Soldier’s simple tale of survival
Lloyd Jones welcomes the reissue of a no-nonsense Australian war novel that compares with the best
THE paths of two war novelists, John Hepworth and Norman Mailer, crossed in a geographical sense, as well as in literary fortune. Mailer spent a muggy Christmas Day in 1944 aboard an American troopship in Hollandia Bay, in Papua New Guinea. At the same time, Hepworth was ashore, dodging snipers and wishing for a bath.
Both Mailer’s The Naked and the Dead and Hepworth’s The Long Green Shore begin in the hold of a troopship. In Hepworth’s account, “There is always a stench, a slave smell.’’
Fresh from the war both Mailer and Hepworth are told by publishers that the last thing anyone wishes to read is a book about the war. Mailer persists, shopping his manuscript around until it finds a willing publisher. The Naked and the Dead will go on to occupy a spot on The New York Times bestseller list for nearly a year, and provide the young writer and his new wife with enough money to sail to Paris and live the expat life at a dollar a day while attending the Sorbonne on the GI Bill.
Hepworth, back in Australia, is less fortunate. He seems to accept the verdict of the one publisher he has sent the manuscript to, Macmillan in London, as the final word on the matter. He shoves his manuscript in the drawer, where, according to Bob Ellis, a friend and colleague of Hepworth, it will remain for many decades, until its eventual publication by Picador in 1995 _ not long after the author’s death.
In Ellis’s preface to the first edition we learn that the 28-year-old Hepworth wrote the novel in response to a literary competition run by The Sydney Morning Herald. (It was highly commended in 1949.) It is hard to believe that a competition could have provided singular motivation for such an assured debut.
Fifty years on from the 1948 release of The Naked and the Dead, writing in the preface to the anniversary edition, Mailer describes his novel as the work of an “amateur’’. He also refers to himself in the third person, as I suppose one might view one’s callow youth from the distance of old age. But as Mailer notes, “the book had vigour. That is the felicity of good books by amateurs’’.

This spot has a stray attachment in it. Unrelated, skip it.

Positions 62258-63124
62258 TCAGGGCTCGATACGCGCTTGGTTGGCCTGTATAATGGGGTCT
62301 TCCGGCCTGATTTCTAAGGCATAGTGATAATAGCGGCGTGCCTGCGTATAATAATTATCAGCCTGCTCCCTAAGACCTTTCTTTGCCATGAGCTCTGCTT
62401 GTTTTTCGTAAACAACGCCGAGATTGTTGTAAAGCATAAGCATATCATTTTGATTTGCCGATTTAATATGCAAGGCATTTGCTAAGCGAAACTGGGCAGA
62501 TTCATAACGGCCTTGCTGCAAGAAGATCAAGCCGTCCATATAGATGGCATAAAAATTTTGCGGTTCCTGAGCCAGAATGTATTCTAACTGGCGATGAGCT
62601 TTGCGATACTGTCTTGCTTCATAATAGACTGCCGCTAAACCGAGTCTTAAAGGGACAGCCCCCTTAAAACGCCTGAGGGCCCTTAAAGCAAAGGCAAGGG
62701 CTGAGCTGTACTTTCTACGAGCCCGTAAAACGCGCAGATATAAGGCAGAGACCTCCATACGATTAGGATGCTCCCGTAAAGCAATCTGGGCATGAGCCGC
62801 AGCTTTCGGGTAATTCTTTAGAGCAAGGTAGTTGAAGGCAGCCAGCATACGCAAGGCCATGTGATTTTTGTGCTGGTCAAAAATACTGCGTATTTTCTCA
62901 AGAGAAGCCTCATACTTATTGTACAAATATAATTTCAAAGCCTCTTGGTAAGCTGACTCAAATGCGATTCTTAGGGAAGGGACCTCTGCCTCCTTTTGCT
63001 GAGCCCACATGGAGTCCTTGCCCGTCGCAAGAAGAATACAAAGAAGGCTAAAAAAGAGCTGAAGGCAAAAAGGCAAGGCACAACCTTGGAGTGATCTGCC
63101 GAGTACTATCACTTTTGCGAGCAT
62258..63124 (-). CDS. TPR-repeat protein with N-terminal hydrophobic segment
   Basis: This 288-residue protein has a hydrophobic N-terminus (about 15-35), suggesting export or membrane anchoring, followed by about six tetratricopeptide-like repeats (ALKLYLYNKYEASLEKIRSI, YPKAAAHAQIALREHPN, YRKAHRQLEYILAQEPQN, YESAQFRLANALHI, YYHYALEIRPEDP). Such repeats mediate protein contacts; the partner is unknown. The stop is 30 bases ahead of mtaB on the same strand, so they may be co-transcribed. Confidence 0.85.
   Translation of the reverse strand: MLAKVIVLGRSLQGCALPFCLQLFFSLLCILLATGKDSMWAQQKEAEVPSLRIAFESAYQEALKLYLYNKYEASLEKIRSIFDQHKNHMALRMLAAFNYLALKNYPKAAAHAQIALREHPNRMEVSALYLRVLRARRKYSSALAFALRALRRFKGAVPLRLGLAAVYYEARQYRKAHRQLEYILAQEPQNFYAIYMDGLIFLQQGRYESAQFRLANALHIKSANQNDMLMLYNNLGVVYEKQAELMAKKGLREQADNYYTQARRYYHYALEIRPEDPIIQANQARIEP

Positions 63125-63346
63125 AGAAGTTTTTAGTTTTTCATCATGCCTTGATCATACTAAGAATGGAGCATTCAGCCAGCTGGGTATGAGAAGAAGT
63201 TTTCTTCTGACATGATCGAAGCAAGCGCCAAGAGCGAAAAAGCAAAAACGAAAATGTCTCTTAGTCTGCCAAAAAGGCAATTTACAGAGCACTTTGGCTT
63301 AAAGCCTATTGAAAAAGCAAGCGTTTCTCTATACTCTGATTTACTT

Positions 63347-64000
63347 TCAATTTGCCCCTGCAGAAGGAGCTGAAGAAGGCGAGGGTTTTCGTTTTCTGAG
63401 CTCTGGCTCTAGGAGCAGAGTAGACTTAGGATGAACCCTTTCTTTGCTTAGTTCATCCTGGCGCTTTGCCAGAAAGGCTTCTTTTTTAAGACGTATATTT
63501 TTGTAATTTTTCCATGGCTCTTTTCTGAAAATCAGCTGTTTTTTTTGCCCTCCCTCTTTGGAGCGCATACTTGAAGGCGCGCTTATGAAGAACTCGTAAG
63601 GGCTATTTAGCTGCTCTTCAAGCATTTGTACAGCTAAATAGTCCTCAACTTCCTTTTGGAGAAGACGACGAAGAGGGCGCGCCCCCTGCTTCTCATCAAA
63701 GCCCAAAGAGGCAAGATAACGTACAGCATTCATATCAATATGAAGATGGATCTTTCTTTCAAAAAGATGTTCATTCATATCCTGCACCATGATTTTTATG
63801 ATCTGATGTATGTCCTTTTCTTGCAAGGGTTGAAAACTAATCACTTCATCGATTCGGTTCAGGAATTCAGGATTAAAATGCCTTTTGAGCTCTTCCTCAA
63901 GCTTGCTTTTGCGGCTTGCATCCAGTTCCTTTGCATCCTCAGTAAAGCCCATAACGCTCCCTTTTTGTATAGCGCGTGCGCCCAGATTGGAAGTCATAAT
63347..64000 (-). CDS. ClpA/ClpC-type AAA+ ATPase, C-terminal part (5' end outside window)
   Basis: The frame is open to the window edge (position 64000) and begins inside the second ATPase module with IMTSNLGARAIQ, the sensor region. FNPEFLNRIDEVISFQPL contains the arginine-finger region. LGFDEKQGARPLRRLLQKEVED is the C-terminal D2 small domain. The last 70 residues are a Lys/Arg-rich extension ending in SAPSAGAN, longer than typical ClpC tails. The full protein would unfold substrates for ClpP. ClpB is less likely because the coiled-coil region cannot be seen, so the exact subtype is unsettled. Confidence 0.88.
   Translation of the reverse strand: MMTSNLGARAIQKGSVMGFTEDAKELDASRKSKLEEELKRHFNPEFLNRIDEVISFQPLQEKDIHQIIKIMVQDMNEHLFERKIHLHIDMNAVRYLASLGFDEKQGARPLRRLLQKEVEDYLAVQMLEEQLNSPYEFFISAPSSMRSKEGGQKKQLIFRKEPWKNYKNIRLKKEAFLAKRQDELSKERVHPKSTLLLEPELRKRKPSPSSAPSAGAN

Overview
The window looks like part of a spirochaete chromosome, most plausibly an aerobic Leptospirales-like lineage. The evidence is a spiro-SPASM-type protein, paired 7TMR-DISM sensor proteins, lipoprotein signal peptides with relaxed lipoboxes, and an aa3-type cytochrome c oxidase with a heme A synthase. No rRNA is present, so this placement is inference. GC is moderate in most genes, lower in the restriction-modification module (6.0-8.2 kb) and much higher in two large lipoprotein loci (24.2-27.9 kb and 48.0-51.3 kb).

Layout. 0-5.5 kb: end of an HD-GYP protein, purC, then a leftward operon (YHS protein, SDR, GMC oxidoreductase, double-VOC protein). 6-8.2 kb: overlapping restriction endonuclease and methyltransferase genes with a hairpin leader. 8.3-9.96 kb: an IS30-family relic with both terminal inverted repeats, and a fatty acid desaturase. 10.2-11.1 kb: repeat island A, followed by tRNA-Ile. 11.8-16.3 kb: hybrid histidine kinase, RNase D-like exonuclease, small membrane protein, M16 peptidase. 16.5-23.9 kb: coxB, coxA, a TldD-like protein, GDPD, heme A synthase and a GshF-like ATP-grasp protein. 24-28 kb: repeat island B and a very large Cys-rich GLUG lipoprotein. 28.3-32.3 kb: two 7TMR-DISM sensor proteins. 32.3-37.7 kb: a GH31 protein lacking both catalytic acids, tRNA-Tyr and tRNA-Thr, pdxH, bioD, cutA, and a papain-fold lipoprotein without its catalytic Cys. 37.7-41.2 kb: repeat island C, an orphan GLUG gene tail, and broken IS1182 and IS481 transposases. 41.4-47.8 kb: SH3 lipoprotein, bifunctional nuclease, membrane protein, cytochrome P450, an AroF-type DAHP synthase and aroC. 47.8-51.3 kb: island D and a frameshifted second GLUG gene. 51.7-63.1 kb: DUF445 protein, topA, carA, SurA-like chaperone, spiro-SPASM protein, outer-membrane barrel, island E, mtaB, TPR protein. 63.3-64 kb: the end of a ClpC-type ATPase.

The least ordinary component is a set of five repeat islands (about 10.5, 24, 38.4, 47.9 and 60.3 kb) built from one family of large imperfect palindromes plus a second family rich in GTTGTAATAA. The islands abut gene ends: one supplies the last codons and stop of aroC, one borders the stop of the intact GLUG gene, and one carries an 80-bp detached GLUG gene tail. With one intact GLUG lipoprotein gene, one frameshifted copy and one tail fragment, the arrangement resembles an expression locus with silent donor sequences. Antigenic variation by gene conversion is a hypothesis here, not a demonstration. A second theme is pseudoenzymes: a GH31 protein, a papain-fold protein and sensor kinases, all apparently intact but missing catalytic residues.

Hepworth’s novel has none of the same defects; no lacing of nouns with adjectives, “none of the bestseller style’’ that Mailer charges his own book with. I think it is safe to say that neither novel would have been written without the authors’ respective war experiences. But by temperament and literary ambition the two works fly in different directions.
The ambition behind The Long Green Shore was never to “out-write’’ others or to launch the author into the literary firmament. Hepworth’s project is more modest, but no less serious for it. His aim was to transcribe an experience as truthfully as possible. And perhaps it is true to say of soldier-novelists that they have two audiences: those of us content to read from the armchair at home and those they went to war with. The second audience is bound to have a chastening effect on any exuberance or overegging of the realities of war.
The tone of the young Hepworth’s prose is entirely trustworthy. Undoubtedly some serious reading lies behind its understatedness. A hard-earned experience transcends its literary style. Hepworth’s task is to speak honestly about the manner of a soldier’s death: this often arrives without any warning, although the march along the long green shore might be regarded as one long rehearsal for such a moment; at times it is as though death already occupies a soldier’s soul and he is simply wait- ing on his final dispatch. Fear sits differently in soldiers. Hepworth seems well acquainted with its varying thresholds and black humour. Whispering John, one of the older characters, sniggers with satisfaction at his good luck to date. “The young blokes crack up and the old soldier keeps on going, eh?’’ It is a false boast, as he well knows; his own end is simply forestalled.
Now and then the presiding eye of the narrative takes a step back, such as in the opening scene, declaring this is no ordinary war novel: We sailed that last night through the tail end of a hurricane sea. We came up and ran naked on the open canvas square of the battened hatches, standing taut and breathless against the ecstasy of cleanliness in the driving rain ... There was a spirit of carnival, a revelry of cleanliness and nakedness in the rain, with the combed wind sweeping the open deck and voices shouting and laughing in the storm while the darkened ship plunged through the rolling seas.
Between moments of barbarity and banality are occasions of great beauty, and for much of the time The Long Green Shore is a young soldier’s paean to the puzzling thrill of being alive.
The most enduring novels about World War II turned out to be satirical — Joseph Heller’s
— and, for capturing the vulgarity and absurdity of war, Kurt Vonnegut’s Slaughterhouse-Five is in my view without peer. The most talked-about war novel in recent times is The Yellow Birds by Kevin Powers, which draws on
Soldiers on patrol make their way through dense bush on Karkar Island in pursuit of the Japanese during World War II